As a byproduct of traditional financial institutions taking a step back from small business lending, a cohort of new, non-bank originators arose following the global financial crisis to serve the financing needs of small and medium sized businesses (SMBs) outside the scope of the U.S. Small Business Administration. As a means to sustain this market growth, the non-SBA SMB asset-backed securitization (ABS) market has organically developed, with issuers, such as OnDeck Capital, Funding Circle, Kabbage, Kapitus and others, regularly tapping the term securitization market since 2014.
With 2019 seeing over $2 billion in issuance, 2020 was expected to be a robust year for SMB securitizations, as several newer issuers were expected to further ramp their programs and funding needs. While January saw one transaction for $252 million from Funding Circle, the landscape dramatically changed as the COVID-19 pandemic took hold towards the end of the first quarter. With the widespread shutdown of economic activity across the country accelerating in April, the small business sector experienced significant stress through forced closures, supply-chain disruptions, and employee absences.
To provide relief for the sudden economic shock experienced by businesses and their employees, Congress signed into law the CARES Act in late March 2020. The CARES Act established the Paycheck Protection Program (PPP) authorizing up to $659 billion, disbursed through the Small Business Administration, allowing businesses to fund up to eight weeks of payroll costs and ongoing operating expenses such as interest on mortgages, rent, and utilities. Through the unprecedented direct aid from the PPP, small businesses were able to keep employees on the payroll and resume their operations at a faster clip as lockdown restrictions eased in the Summer months. As of August 2020, the SBA deployed over half a trillion dollars to over 5 million businesses across the country.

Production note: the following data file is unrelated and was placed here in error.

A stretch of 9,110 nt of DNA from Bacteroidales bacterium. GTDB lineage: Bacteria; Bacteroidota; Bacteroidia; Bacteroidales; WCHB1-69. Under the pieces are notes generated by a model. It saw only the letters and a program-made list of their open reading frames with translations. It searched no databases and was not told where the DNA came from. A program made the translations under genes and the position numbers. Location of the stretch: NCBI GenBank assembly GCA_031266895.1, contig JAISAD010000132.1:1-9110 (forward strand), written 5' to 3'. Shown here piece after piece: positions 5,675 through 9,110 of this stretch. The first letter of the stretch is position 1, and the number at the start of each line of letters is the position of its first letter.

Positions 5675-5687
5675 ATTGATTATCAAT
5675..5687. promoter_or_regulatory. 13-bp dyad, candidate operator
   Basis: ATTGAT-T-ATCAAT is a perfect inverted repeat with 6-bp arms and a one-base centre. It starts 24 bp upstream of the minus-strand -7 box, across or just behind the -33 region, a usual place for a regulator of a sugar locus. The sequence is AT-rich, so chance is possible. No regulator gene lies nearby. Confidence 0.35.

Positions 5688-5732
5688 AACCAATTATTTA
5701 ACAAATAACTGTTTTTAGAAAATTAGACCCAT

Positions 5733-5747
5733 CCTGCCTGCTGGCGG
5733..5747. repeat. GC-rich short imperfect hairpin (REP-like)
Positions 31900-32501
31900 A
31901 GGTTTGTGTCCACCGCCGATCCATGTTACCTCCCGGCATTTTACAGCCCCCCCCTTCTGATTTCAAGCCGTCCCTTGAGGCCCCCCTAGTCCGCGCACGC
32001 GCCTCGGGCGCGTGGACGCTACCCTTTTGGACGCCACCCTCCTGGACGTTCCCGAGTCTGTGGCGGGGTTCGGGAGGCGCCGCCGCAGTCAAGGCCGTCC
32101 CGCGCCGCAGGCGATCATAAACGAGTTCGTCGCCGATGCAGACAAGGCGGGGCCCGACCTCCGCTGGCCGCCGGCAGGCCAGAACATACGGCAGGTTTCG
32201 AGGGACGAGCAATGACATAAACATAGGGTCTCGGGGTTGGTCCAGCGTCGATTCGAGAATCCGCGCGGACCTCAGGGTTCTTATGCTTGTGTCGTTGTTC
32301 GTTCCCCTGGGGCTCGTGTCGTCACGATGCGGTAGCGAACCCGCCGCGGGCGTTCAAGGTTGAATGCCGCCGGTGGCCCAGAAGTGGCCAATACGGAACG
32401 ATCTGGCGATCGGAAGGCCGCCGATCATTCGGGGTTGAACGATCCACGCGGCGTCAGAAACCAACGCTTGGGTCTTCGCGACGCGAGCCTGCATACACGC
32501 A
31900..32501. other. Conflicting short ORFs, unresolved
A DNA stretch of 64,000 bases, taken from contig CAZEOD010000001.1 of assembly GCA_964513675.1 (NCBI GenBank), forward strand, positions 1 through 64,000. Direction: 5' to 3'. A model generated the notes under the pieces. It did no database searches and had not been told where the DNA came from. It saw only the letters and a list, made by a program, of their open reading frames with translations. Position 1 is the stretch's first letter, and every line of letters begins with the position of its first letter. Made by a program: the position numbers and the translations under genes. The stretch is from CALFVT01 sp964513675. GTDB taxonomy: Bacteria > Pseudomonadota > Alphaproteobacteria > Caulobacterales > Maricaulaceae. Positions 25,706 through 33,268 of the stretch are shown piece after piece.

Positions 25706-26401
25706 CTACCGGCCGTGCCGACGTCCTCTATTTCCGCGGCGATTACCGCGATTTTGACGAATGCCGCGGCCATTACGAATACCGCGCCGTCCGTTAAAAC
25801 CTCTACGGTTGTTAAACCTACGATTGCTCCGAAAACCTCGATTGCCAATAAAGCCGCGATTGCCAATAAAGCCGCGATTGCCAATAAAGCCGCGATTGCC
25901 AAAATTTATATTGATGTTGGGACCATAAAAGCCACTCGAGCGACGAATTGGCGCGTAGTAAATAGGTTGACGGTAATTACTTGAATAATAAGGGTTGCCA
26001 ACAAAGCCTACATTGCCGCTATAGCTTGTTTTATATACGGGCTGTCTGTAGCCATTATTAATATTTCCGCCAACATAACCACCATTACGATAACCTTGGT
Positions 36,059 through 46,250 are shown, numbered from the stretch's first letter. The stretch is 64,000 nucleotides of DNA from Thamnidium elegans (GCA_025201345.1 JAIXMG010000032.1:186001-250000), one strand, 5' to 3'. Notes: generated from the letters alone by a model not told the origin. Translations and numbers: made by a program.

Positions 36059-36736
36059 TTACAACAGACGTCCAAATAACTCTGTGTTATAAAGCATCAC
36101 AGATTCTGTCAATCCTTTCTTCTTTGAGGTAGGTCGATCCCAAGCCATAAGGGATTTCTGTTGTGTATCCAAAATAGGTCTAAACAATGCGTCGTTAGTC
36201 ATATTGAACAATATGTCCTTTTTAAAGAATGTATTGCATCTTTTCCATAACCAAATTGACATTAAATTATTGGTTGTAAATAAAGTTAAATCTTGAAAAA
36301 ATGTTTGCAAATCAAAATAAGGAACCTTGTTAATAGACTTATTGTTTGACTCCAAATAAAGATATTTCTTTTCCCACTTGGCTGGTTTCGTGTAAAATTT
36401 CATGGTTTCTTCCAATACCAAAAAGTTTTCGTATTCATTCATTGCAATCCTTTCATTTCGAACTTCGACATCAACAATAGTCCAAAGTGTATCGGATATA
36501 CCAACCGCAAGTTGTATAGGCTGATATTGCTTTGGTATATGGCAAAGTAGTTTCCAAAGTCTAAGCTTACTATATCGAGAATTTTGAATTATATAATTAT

Because of widespread interruption in economic activity resulting from Coronavirus, the small business sector continues to face significant headwinds. With the capital markets largely closed to new issuance and traditional capital providers reducing warehouse lending, many SMB finance lenders were forced to curtail or halt new originations in H1 2020. As a result of deterioration in performance, many increased their collection capabilities through improved technology and additional collectors, as well as retooling their origination engines and underwriting criteria, with a focus on essential businesses that fared well during the pandemic.
As result of the negative economic implications and the government mandated business closures, in March 2020, Kroll Bond Rating Agency placed all of its 10 U.S. SMB securitization transactions ($2+ billion in outstandings) on Watch Downgrade. Similar actions were taken by DBRS Morningstar. As collateral performance data began to trickle in, these actions were merited as early stage delinquencies on SMB ABS dramatically increased in April and May. Overall collateral performance worsened on outstanding securitizations, ultimately triggering early amortization events across many transactions.
To provide additional protections to bondholders, ABS structures typically employ an early amortization feature, where all collections from the underlying assets are used to repay existing notes in order of seniority, triggered upon significant deterioration in collateral performance.
In SMB ABS, these features are often pegged to the collateral pool’s average yield, excess spread, delinquency levels, and required reserves. For example, on May 7th, an early amortization event occurred with respect to OnDeck’s ABS (ODAST) as a result of an asset amount deficiency in that series. While the eventual shock of the pandemic gradually subsided and the large stimulus programs had their desired effect, a material portion of the delinquent and defaulted receivables in the ODAST transactions continued to make partial or full repayments. As the structure remained in rapid amortization, a significant amount of deleveraging occurred between April 2020 and October 2020, ultimately allowing DBRS Morningstar to remove its Under Review status for the subordinate tranches, with all notes fully repaid in December 2020.
While 2020 was certainly a challenging year for small business and the SMB finance industry, the government’s swift implementation of PPP proved a saving grace for many vulnerable businesses across the U.S. While the SMB ABS market suffered a deadening blow following the initial wave of the pandemic, the securitization structures proved durable, providing adequate protections for bondholders and the basis for the SMB market to re-emerge stronger after the pandemic subsides.